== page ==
Cutting fast laps becomes an addiction, and as soon as it grips you, all you're thinking of is 'how can I improve my current PB?'
The quickest way to improve your current times, without massive cash outlay, would have to be upgrading tyre choice.
Now, tyres can be as competitive or as economical as you want them to be, but not both.
So how do you know which tyres will give you an edge and which tyres will last the distance?
With mandatory UTQG (tyre index) wear ratings for all tyres represented as a number eg 220AA - it's easy enough to get a quick reference to how each specified model should perform and last. The lower the number the softer the tread compound and thus more grip on offer, the higher the number being a harder compound and the more mileage to be gained, at least according to the boffins calculations anyway.
Naturally your softer compound tyres will give you the edge you need, holding your car straight longer than your regular street issue tyres, but will not give you the longevity that would be expected in a daily driver.
Expect mobs of grip once the tyres heat up, and a little 'tyre pressure tuning' may give you those extra few tenths you're chasing, which all add up to beating any previous PB's, especially so if you want to be at the pointy end of the field once the event winds up. But most of these competition style 'track day' tyres have to give something up in return for this awesome grip - usually longevity and wet weather handling, although there are some more improved offerings in the latter (longevity is, and always will be, proportional to pilot input).
Plus, these tyres do not always have the most user friendly pricing, considering the amount of miles you will get from them, and like most tyre purchases it pays to shop around - BUT lets be honest here, if you're ticking this box you're most likely looking to take a crack at a title / leaderboard, and if there's tread left after the day's punishment then it's a bonus ....... no seriously, if you burn through a set in one autocross event perhaps you need to try re-tuning pressures / minimise hazing the hoops and upsetting the heat cycle / check alignments & toe in settings ... better still, have a good chat with your local reputable tyre gurus who have no doubt seen it all tyre wise.
Having recently run Nitto NT-01 tyres, they seem very capable at keeping my 1969 Camaro 'Angelina' pointing where she needs to be when the redmist kicks in, and seems to hang on with gusto (no doubt holding on longer than where more street friendly versions would see me facing where I'd come from) - they do have the ability to help harness the heavy torque from a big block Chev that would usually result in clouds of smoke, but as mentioned earlier, the trade off being not as many miles on the clock as I may have hoped for.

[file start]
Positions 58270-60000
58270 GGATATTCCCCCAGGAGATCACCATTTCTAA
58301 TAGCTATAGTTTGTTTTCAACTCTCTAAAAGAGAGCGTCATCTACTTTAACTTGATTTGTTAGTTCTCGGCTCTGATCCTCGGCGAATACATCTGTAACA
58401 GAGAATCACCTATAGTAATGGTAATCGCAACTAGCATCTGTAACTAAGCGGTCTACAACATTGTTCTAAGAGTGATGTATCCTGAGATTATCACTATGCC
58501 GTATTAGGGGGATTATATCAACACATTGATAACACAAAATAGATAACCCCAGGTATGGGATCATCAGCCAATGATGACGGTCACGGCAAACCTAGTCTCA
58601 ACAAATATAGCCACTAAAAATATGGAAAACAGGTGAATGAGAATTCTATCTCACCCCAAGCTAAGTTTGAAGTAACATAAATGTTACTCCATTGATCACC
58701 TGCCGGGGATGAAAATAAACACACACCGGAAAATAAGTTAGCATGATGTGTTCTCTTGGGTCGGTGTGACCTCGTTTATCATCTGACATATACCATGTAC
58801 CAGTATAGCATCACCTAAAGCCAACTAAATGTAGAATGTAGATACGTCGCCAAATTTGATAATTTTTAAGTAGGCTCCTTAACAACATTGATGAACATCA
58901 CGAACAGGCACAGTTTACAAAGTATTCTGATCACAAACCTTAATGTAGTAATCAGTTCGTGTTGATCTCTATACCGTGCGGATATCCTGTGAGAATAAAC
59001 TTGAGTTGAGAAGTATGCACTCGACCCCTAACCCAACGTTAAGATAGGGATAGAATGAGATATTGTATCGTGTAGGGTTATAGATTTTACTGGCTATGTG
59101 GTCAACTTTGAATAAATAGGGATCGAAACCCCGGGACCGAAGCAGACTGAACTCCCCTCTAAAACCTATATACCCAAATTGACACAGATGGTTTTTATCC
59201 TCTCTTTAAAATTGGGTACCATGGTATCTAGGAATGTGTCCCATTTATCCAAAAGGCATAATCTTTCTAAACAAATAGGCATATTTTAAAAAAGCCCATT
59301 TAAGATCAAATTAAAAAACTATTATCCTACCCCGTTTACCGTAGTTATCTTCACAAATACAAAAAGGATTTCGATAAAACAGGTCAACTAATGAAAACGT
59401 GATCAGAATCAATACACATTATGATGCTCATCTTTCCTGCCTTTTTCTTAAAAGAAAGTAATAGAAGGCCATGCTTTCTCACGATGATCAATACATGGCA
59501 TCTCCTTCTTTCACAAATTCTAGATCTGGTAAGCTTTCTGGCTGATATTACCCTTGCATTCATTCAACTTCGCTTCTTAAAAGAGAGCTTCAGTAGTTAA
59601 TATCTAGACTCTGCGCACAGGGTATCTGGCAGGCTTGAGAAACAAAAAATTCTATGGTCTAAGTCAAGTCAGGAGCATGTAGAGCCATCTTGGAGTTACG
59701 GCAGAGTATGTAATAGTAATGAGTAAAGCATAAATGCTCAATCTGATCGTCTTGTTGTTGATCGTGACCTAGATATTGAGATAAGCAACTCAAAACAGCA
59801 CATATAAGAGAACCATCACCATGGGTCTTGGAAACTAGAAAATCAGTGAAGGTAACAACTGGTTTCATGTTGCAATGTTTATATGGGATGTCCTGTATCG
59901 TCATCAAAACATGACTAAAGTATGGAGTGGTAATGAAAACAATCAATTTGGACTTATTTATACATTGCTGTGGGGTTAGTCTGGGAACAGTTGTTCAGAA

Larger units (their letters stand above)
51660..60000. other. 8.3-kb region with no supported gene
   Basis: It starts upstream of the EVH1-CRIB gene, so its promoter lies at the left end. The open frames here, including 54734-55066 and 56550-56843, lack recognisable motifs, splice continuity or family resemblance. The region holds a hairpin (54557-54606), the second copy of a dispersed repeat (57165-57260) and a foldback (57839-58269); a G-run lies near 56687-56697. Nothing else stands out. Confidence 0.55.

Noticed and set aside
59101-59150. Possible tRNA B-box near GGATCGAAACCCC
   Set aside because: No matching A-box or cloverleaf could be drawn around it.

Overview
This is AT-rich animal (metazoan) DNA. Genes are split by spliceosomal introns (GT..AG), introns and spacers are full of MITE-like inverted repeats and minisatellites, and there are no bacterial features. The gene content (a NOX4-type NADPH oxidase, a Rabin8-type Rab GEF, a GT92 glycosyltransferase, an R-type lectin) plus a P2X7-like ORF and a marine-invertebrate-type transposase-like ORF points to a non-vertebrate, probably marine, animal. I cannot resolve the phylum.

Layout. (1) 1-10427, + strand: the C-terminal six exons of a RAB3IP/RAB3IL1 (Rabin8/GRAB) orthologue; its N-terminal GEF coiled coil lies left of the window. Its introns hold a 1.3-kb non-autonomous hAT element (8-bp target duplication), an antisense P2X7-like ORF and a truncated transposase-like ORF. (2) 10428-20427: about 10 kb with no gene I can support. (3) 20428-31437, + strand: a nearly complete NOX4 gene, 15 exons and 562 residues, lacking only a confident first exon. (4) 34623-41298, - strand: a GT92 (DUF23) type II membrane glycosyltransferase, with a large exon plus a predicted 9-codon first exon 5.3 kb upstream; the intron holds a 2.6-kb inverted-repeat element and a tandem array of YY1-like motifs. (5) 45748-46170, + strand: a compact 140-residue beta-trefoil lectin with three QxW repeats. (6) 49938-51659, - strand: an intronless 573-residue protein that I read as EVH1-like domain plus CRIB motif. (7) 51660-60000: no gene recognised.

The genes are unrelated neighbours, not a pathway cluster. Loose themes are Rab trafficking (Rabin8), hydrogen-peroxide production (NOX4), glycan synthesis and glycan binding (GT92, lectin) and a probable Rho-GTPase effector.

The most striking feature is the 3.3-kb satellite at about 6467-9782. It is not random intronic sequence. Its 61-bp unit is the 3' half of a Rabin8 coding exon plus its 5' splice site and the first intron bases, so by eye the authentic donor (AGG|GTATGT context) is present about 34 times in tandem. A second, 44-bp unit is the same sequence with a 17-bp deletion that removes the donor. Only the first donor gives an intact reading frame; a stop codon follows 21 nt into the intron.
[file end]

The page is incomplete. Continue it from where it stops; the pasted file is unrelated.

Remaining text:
examples of 100AA rated tyres;
Toyo Proxes R888 / Nitto NT01
** Or there is also the extreme autocross tyres such as Hoosier A6 / R6 (only 40AA) which are essentially just slicks with a thin line groove drawn on them, and are probably a little too serious for our street car based events
But not everyone wants to be buying a new set of tyres for every few events, and unless you're lucky enough to be sponsored by a tyre supplier it's not really a viable option for most (I definitely fall into this category, ......... but if anyone is wanting to see their tyre brand/company on Angelina during any events do let me know!!
A slightly more economical choice (hmmn - economical is probably not the most appropriate word when any racing is involved), perhaps sensible choice, would be the 200AA rating, which offer the nice compromise between the track day specials and the same rubber sitting under your regular driver.
This selection would see your weapon of choice still remain competitive at the track, AND still allow you to drive to and from the event without raising any eyebrows from the law regarding tyre roadworthy limits - not to mention for the next club cruise, coastal run etc etc
And given the recent gains in performance from this range (200AA) this would be the range to hone in on.
This is probably where you'll also find the greater range of choice, and are usually a little bit easier to obtain than the previously mentioned group.
examples of 200AA rated tyres;
Michelin Pilot Sport / Nitto NT-05 / Falken Azenis / Pirelli P Zero Rosso / Kumho Ecsta XS (actually 180, but close enough) .. but there's heaps more if you ask around, the key is the rating number.
These two ranges mentioned are probably the more competitive options available for our autocrossing events, (and definitely reflective of current autocrossing trends in the US) and would generally see the most improvements .. but are not the be all and end all .. tyres are only the catalyst to help pushing your weapon of choice around the circuit in the fastest possible time, but the most influencing factor will always be the pilot behind the wheel.
Limits are always bound by skill and experience, and to increase both requires getting some good track time under your belt.
But don't let the above information dictate any decisions, and only take it as light reading, as there's some guys hitting the tracks that could run cheap rubber and take it to the heavy contenders, alternatively there will be lighter tuned rides taking it to the heavy hitters because they can get their power down to the tarmac.
So it's all horses for courses in the end, and really it's all about getting out there and unleashing your pride and joy with like minded peers, and having an absolute blast whilst doing it!
Note: the above opinions are those of the editor alone and are only intended as a guide for those wanting it.
I couldn't find any local tyre comparison sites suitable for our needs, but for those chasing more info I'd consider looking at the US site www.tirerack.com they have plenty of specs / stats etc for the information hungry.